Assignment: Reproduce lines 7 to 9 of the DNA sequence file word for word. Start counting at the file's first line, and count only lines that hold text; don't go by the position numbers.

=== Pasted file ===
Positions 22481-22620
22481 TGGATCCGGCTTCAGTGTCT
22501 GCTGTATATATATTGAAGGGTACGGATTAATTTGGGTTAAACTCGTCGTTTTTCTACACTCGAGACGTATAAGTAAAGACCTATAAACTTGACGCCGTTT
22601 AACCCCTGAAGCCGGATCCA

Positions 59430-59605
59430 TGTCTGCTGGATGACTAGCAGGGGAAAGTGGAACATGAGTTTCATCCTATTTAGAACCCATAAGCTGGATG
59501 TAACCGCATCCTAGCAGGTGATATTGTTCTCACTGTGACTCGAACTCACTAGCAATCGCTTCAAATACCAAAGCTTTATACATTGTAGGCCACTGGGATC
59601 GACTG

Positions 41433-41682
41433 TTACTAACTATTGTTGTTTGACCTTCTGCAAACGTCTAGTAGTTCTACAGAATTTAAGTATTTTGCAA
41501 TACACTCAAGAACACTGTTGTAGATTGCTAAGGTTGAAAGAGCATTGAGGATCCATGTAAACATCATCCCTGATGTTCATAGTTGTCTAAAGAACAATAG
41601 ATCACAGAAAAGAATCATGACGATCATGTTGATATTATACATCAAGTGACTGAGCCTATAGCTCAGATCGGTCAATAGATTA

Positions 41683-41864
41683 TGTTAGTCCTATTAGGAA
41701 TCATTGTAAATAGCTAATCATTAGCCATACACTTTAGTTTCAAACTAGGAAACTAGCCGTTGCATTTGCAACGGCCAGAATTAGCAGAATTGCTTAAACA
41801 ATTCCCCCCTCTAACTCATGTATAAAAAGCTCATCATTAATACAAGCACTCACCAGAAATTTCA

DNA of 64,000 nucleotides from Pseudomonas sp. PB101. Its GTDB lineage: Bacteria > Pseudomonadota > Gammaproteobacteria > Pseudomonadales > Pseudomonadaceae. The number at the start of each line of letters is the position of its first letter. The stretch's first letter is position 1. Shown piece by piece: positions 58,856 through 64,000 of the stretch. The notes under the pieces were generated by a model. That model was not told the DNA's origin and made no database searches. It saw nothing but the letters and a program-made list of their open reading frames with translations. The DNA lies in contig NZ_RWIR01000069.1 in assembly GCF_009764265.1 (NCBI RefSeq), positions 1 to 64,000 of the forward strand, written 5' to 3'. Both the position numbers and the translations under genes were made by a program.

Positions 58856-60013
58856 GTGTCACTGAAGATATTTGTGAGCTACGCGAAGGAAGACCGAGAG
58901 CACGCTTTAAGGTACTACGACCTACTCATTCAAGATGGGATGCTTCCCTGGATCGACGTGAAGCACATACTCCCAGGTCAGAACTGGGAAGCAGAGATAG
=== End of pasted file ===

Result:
59501 TAACCGCATCCTAGCAGGTGATATTGTTCTCACTGTGACTCGAACTCACTAGCAATCGCTTCAAATACCAAAGCTTTATACATTGTAGGCCACTGGGATC
59601 GACTG

Positions 41433-41682